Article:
The Post Box at the North Pole
by Jaimie Admans
5 “Northern Lights” sparkling stars for this emotional and utterly captivating Christmas romance. Written entirely from Sasha’s viewpoint I initially found myself struggling to connect with her. However, it wasn’t long, no more than a chapter or two, until I found myself warming to the character who at first sight had appeared to be a bit of a do-nothing doormat. Once I’d gotten to know her, understand how worthless life had made her feel, she very quickly and easily captured my heart. I may also have shed tears for her – and on more than one occasion.
It’s just a sentence, but those are words I’ve always wished someone would say to me. Always wanted someone to feel about me. I’m on the periphery of most people’s vision – there but unimportant. Tav makes me feel like his number-one priority, and it’s a good thing I’m already sitting down because it makes my knees weak and my chest all quivery.
The Post Box at the North Pole is quite simply perfect, I wouldn’t change a single thing. The author created a beautiful and appealing setting, I actually feel quite sad that I can’t journey to Norway to stay in one of the themed cabins, watch the Northern Lights from a glass igloo, send a postcard with a North Pole stamp, see Santa’s home or take a reindeer-powered sleigh ride through the North Pole Forest. Even if something similar does exist it won’t have Tav, Sasha, Perce and Rudolph-slash-Clive, and they were what made this such a good book.
Tav and Sasha were eminently likeable characters, flawed, damaged by life, and a little worn around the edges. Wholly perfect for one another, I found myself delighting in every scene they shared, melting at Tav’s sweet, thoughtful gestures, and hoping beyond hope for Sasha’s dreams to come true. With themes of forgiveness, family and learning to trust, TPBatNP is a truly wonderful story. Even though I guessed the original owner of the North Pole Forest almost immediately I still adored watching how that aspect of the plot played out. The new owner twist took me by surprise though, as did the lists Sasha discovered, despite the generous amount of foreshadowing.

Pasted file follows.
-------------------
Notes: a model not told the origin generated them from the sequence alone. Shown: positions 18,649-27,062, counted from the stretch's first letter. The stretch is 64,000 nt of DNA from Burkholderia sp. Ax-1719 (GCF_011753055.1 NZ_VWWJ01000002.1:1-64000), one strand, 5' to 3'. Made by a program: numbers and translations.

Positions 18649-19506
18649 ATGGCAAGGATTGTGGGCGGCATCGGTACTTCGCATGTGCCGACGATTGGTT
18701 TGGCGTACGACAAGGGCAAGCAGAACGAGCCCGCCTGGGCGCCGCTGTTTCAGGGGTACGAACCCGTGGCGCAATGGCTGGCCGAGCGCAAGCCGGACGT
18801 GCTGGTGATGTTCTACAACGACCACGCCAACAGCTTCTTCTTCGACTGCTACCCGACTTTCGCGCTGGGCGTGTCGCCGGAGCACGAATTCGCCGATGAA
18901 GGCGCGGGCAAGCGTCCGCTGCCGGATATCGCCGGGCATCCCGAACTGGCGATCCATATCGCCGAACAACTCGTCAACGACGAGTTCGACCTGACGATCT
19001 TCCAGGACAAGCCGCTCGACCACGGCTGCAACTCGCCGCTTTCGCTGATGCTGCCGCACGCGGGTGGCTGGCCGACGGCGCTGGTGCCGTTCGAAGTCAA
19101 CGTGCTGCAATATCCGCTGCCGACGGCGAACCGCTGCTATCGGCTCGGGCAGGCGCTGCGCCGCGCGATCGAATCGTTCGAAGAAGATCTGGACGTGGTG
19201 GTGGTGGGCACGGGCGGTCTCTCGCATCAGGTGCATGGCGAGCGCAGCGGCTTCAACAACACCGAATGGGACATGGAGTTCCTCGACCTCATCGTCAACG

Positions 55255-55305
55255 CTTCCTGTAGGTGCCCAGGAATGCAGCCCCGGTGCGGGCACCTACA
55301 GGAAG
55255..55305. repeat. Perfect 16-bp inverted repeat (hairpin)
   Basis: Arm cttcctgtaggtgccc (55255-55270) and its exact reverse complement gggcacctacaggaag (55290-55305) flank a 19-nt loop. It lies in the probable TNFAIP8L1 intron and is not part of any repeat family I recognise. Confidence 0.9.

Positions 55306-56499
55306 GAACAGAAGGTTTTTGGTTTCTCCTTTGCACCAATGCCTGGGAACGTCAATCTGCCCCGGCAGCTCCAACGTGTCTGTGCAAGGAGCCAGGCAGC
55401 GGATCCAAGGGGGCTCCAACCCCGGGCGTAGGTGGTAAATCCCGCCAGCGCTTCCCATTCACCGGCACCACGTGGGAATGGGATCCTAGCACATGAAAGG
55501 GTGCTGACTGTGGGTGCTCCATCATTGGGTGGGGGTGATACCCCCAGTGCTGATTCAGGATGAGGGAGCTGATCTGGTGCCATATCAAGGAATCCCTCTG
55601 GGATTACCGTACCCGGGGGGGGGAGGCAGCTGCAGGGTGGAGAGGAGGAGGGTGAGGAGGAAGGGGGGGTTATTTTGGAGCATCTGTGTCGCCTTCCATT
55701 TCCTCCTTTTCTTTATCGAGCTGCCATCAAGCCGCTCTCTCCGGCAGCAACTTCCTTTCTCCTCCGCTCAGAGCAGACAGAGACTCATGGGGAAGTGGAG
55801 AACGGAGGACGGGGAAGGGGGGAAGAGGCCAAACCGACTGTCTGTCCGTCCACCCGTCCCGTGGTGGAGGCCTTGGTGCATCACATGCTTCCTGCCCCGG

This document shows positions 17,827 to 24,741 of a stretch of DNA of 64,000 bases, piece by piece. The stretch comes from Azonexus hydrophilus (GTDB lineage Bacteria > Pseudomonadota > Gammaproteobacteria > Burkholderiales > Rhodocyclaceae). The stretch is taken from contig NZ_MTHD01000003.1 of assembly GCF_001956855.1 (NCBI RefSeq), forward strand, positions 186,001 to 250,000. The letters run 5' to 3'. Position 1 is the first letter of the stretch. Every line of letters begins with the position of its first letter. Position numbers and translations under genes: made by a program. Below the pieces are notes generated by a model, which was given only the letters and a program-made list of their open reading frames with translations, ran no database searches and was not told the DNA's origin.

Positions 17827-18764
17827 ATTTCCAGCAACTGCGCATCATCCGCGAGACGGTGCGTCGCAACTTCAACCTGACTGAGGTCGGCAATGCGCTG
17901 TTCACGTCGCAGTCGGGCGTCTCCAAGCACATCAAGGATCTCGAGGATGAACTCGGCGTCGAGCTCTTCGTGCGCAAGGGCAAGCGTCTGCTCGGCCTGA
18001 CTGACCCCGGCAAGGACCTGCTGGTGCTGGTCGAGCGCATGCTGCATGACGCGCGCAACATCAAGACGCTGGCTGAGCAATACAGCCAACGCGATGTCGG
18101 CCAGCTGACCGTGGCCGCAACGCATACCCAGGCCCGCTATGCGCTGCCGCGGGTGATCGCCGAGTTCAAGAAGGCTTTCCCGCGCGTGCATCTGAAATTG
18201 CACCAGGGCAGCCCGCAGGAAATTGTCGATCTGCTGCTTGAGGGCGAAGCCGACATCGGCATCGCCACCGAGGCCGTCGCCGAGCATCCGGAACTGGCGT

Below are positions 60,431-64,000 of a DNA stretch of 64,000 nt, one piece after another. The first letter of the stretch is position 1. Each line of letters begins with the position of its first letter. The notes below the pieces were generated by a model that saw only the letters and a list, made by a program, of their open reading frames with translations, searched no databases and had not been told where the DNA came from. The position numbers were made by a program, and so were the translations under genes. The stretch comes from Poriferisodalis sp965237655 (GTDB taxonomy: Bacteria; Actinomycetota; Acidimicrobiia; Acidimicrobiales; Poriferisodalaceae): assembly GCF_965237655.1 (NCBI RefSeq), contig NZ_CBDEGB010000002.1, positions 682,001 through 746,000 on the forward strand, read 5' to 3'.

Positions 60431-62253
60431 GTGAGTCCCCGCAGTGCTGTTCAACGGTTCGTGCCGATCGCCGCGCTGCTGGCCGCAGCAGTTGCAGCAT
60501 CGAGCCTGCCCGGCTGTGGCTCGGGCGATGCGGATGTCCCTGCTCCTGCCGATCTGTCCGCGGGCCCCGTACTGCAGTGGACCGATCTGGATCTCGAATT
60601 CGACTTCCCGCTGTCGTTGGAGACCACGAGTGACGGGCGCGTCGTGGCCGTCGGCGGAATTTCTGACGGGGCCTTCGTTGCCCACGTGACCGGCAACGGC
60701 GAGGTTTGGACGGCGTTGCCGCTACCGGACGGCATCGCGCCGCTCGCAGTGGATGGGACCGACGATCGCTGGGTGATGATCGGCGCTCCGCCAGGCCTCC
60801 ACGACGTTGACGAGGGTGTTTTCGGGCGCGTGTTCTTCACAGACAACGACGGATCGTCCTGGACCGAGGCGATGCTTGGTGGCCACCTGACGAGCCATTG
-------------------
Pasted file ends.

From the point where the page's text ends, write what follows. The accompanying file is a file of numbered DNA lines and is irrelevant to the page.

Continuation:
This was a book that I put down only begrudgingly, and that I couldn’t wait to get back to. If you are looking for a heart-warming Christmas romance then this is one I am happy to recommend.
“I don’t want to go,” I whisper into his hands, holding his arms around me.
It’s the first time I’ve said it out loud and there’s freedom in admitting it to myself as well as to him.
“I don’t want you to go.”
Tears. Instantaneous tears. No one has ever said that to me before. No one has ever cared whether I’m there or not, and I didn’t realise how much I wanted someone to want me until he did.
Goodreads – https://www.goodreads.com/book/show/58871372-the-post-box-at-the-north-pole
Sasha Hansley hates Christmas. As a child, it was her favourite time of year, but ever since the tragic death of her mother, it has completely lost its magic.
But when she gets an unexpected phone call from her eccentric estranged father, she’s forced to dust off her snow boots.
He has been running a Lapland style Christmas village in Norway and after suffering a heart attack, he is on strict doctor’s orders to slow down. Eager to reconnect with her dad, Sasha books the next flight out there. Only she has never actually been on a plane before, let alone to the Arctic Circle.
Met at the runway by drop-dead-gorgeous Taavi Salvesen, they sleigh ride through the snow with the Northern Lights guiding their way.
When Sasha uncovers sacks of unopened Santa mail – letters that children and adults from all over the world write to Santa every year – she realises that she can send a little bit of magic out into the world by replying to some of them.
With Taavi on hand to help, will Sasha rediscover her own excitement for Christmas and find love among the letters?